What is the correlation? Well, the fact is that people have varying life spans as do wines. Most people understand their aging process, but very few people understand the aging process of wines. In reality, most people could care less about how wines age. This creates a tremendous opportunity for those of us who love wines and understand their aging process. But, the fact is that only a small percentage of all the wine made throughout the world has an ability to improve with age. However, those wines that do improve with age are the most extraordinary wines in the world. For me, the best are some old California Cabernets, Red Burgundies, Red Bordeaux, and a few Red Spanish wines. Also, to a lesser extent, I would include White Burgundy, Champagne, Sauternes, and some late harvest German Rieslings. Of course this is not a comprehensive list and there are others, but these are the wines where I have had the most experience with great old wines.
And, once you spend all the time, effort, and money in buying wines to cellar for long term aging, then the question becomes when to drink them? For me this is a large part of the challenge and reward of aging wines. One of my favorite ways to drink old wines is to match the age of wines with anniversaries and birthdays. This can be done in two ways. The first is to match the year the wine was made with the year of the birthday or anniversary. For my wife and me, that is 1944 and 1967. The other is to match the year the wine was made with the person’s age or the anniversary year. For us, this year, that would be 1972 and 1949. And, in the case of the latter match up, this changes each year and does not always work too well. But, it is something to fall back on if your birthday or anniversary happens to be from a not so good vintage year.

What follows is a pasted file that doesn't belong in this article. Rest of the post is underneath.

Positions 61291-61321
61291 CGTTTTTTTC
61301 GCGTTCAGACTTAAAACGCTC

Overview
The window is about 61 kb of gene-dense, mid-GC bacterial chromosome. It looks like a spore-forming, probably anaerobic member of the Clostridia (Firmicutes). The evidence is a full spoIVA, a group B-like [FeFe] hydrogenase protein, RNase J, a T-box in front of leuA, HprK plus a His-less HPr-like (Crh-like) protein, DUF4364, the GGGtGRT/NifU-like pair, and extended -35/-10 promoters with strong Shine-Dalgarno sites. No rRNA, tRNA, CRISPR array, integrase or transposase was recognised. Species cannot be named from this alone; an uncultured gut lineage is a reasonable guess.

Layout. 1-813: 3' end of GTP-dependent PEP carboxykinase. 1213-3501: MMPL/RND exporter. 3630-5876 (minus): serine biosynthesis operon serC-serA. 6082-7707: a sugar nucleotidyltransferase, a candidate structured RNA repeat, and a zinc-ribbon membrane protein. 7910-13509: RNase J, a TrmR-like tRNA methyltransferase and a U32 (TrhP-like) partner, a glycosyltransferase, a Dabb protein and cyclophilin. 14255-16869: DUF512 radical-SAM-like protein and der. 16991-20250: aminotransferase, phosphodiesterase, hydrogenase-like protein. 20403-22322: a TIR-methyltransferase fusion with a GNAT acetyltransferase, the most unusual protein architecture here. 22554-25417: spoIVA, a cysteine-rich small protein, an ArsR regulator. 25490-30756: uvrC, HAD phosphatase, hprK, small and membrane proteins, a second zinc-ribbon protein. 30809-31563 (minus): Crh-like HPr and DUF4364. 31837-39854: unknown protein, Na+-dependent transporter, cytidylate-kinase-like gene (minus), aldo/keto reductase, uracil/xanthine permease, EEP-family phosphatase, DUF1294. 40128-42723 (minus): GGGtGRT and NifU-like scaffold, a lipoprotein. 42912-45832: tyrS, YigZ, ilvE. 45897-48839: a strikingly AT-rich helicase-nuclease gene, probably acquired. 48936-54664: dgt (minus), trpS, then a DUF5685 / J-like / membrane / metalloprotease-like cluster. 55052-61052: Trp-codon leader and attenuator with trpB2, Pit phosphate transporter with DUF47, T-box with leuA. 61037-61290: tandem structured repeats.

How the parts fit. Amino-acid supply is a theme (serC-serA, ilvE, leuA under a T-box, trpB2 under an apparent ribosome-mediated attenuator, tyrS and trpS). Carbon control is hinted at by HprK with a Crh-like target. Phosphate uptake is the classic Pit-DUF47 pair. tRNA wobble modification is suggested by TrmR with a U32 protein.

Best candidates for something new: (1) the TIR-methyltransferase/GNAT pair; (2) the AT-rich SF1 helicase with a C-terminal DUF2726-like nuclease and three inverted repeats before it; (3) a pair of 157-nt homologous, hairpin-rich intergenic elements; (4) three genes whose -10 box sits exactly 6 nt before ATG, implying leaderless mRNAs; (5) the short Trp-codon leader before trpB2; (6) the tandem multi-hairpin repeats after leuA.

Recently my beloved mother-in-law, Bette, had her 90th birthday. Over the years we have had several wines celebrating her birthday. And this year my family and I celebrated her birthday with 2 bottles of 1990 and 1 bottle of 1926. This year both Bette’s birth year and her age were in sync with some really good wines. For the celebration, we chose a steak house in her home town of Fresno, CA. The steakhouse is Flemings, which is a national chain. We have had other celebrations here as well and the food and service at this Flemings in Fresno has been consistently excellent. We started with appetizers followed by perfectly prepared prime steaks (for me, my favorite, rare bone in rib eye) with several side dishes. Here is the line-up of wines I chose from our cellar:
All were excellent. The 1990 Pol Roger was rich and full, with great flavors and at a peak of perfection. The 1990 Ridge Monte Bello was a real tour-de-force. It was rich, intense, and complex with great balance. And, although absolutely delicious now, the wine will certainly enjoy a very long life ahead. But, the real story was the 1926 Château Calon Ségur. Château Calon Ségur is a third growth Bordeaux from Saint-Estèphe. The old Calon Ségurs have been consistently great for all the years I have been drinking wine. Here I am talking about the 1926, 1928, 1929, 1937, 1945, 1947, and 1949. All of these wines can be included in the top wines from these vintages and they can still be remarkable today.